Affidavit Versus Goliath

A former lieutenant accuses top sheriff's officials of misconduct in firing of "dime dropper" deputy

New revelations in the case of a fired deputy are rippling through the ranks of the Maricopa County Sheriff's Office and could spark a closer look at the way Joe Arpaio runs his agency.

An affidavit by former Lieutenant Robert Wetherell accuses high-ranking sheriff's officials of gestapolike tactics in the 1996 investigation of fired Sergeant Mark Battilana, who has spent the past two years appealing his discharge to the county's law enforcement merit commission. Last month, after hearings in the case, a commission hearing officer recommended that Battilana's firing be upheld.

The commission itself has yet to rule, and Battilana's attorney hopes to convince the panel to reopen the hearings based on Wetherell's information. The commission is expected to decide that issue on December 2.

The hard-hitting affidavit details a complex "sting" aimed at Battilana, once a trusted deputy who Arpaio came to believe was secretly giving New Times information about the department. "We have to protect the sheriff from dime droppers," Wetherell says he was told by Director David Hendershott, Arpaio's chief assistant.

The affidavit says two deputies were promised any jobs they wanted if they implicated Battilana in leaks to the press. Wetherell contends it was made clear to him that if he didn't go along with the investigation, his job would be at risk.

He describes a clandestine meeting with Hendershott in which the men sat in their cars, door to door, in the parking lot of a Circle K. Hendershott, according to the affidavit, told Wetherell they couldn't risk being seen together.

Wetherell says Hendershott ordered him to doctor statements given by the two deputies involved in the sting to make them more damaging to Battilana. Hendershott said he needed to "make an example" of Battilana "so the dime droppers will keep their fucking mouths shut."

Wetherell also says that Hendershott and Chief Deputy Jadel Roe, the head of internal affairs, lied in testimony to the merit commission about Battilana, apparently to sidestep what could have been seen as improprieties with the investigation.

Wetherell, who recently quit the sheriff's office while he, too, was being investigated for misconduct, was the lead investigator in the sheriff's case against Battilana. He came forward three weeks ago with the new information, soon after he was forced to resign.

Arpaio and his attorney denied the veracity of the affidavit, questioned the integrity of its author and dismissed the incident's importance.

Arpaio's employees, however, tell New Times that the Wetherell affidavit could bode ill for "America's toughest sheriff." Deputies say they expect other sheriff's employees, emboldened by Wetherell's comments, to come forward with similar reports. They also believe the affidavit could prompt outside law enforcement agencies to begin taking a hard look at those claims.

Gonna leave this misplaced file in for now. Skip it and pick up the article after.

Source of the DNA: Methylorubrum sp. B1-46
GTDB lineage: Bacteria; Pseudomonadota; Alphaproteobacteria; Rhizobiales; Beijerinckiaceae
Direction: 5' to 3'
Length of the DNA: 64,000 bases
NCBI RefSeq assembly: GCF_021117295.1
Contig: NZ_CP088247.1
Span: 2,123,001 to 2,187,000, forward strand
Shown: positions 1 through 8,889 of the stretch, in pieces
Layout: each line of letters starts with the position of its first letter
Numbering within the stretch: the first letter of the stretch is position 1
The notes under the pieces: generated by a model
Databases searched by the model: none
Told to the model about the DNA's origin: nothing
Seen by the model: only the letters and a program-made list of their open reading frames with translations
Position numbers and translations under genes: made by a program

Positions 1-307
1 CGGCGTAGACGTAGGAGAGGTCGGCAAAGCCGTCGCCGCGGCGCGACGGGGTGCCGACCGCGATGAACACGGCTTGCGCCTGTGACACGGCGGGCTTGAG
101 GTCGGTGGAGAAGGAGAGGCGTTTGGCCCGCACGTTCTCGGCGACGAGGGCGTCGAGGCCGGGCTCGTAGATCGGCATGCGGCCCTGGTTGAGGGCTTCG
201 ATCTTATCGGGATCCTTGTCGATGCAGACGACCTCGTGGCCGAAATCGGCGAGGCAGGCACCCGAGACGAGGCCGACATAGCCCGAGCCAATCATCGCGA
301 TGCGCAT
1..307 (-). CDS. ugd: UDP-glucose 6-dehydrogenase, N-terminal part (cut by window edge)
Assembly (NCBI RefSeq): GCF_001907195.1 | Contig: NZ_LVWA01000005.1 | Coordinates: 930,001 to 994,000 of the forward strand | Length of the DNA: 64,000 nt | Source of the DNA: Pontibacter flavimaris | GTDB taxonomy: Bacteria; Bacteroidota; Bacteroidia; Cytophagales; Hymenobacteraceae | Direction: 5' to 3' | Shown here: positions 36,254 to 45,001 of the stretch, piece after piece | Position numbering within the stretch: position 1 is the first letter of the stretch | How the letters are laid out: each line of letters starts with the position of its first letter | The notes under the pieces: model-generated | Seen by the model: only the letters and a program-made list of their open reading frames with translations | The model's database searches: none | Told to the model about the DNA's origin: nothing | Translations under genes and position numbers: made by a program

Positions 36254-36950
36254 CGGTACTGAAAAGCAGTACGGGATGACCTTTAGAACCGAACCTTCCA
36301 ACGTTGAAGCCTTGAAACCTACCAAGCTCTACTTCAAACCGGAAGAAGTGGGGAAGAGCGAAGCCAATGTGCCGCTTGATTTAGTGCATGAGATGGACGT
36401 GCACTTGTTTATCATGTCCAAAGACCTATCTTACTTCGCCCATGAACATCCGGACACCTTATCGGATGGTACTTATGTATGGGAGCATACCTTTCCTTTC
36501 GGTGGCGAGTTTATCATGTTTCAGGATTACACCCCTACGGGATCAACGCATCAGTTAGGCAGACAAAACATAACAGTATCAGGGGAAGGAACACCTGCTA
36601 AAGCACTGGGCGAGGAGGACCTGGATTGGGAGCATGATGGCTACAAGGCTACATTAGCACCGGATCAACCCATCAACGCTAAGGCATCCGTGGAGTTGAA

Spokesman Bill FitzGerald says that County Attorney Rick Romley is aware of the contents of Wetherell's affidavit, but that his office has made no "decisions or announcements" about the case.

Battilana's attorney, Phil Flemming, says that he and his client are not meeting with the state Attorney General's Office to discuss Wetherell's accusations, despite rumors among deputies that the AG has gotten involved. Meanwhile, Flemming says he is considering filing a federal civil suit on Battilana's behalf.

Five years ago, Battilana was a deputy on whom Arpaio counted to burnish his image as a tough crime fighter. A 1994 Village Voice story featured Battilana as the deputy overseeing Arpaio's posse operations, which included making splashy arrests of prostitutes on Van Buren Street.

Deputies complained to New Times, however, that the posses were not the money-saving and effective crime-fighting force that Arpaio promoted.

An April 1996 New Times story ("Mutiny at the County") showed that Arpaio's emphasis on his volunteers had forced a massive shift of resources to the posses. Rather than saving the county millions of dollars, the posses were draining millions. Arpaio's policies, deputies charged, were intended solely to get him publicity, and not fight crime.

New Times found that the sheriff's most severe critics weren't members of the ACLU or prisoner advocates, but Arpaio's own employees. After the article appeared, Arpaio and Hendershott pushed for a massive internal investigation to determine which deputies had talked to New Times.

Two weeks later, the sheriff's office began an internal investigation of Battilana, accusing the sergeant of encouraging other employees to talk to New Times.

Wetherell was temporarily assigned to the internal affairs section to lead the investigation. He had worked under Hendershott in enforcement support, the division that oversees posses. Deputies say the message was clear: Hendershott brought in his own trusted officer to oust a deputy whom Arpaio suspected of leaking news to the press.

Battilana was fired as a result of Wetherell's investigation, and appealed his dismissal. Hearing officer Conrad Sanders recommended that Battilana's termination be upheld.

But before the commission had ruled on the case, Flemming asked that hearings be reopened based on Wetherell's accusations.

Wetherell himself ran afoul of Arpaio and Hendershott, and became the target of an internal investigation earlier this year. After completing the Battilana investigation, he was assigned to the aviation division, where he oversaw the sheriff's helicopters. On August 31, Wetherell learned that the sheriff intended to fire him. He was accused of misusing government property, harassing employees, providing false information on insurance documents and inappropriate use of the helicopters.

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